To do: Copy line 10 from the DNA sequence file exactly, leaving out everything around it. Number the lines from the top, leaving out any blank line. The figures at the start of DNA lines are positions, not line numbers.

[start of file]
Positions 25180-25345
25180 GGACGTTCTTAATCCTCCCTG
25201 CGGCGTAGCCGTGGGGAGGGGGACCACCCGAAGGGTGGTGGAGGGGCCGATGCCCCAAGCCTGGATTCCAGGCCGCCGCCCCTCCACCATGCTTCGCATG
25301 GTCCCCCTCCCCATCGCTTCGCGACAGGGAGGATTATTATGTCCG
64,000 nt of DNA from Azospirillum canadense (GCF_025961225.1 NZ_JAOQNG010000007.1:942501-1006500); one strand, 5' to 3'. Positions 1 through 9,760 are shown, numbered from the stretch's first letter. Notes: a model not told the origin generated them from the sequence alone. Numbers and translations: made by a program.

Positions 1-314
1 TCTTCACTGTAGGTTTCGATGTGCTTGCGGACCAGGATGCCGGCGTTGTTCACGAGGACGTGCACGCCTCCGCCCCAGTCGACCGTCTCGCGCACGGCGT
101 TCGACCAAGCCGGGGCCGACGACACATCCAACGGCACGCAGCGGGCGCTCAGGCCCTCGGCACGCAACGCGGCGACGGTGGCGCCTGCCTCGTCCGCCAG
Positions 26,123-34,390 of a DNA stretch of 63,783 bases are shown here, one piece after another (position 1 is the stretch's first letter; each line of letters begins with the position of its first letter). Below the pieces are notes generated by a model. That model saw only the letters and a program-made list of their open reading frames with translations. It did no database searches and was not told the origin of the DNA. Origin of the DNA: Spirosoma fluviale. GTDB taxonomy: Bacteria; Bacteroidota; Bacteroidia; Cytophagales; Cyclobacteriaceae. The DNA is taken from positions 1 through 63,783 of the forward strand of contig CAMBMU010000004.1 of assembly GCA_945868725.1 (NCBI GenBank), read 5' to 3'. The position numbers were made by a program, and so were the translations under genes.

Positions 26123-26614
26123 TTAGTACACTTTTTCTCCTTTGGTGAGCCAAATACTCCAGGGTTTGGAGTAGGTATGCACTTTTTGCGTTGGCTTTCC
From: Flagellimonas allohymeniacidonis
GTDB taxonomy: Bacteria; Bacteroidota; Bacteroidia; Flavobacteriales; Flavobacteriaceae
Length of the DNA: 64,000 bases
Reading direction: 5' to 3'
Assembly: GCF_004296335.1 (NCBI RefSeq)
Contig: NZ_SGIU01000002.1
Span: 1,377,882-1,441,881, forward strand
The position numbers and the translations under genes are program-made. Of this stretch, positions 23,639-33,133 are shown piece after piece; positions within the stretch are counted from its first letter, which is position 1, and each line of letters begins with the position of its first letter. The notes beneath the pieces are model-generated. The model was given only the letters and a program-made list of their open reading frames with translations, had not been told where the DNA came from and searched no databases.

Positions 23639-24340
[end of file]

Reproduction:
Positions 26123-26614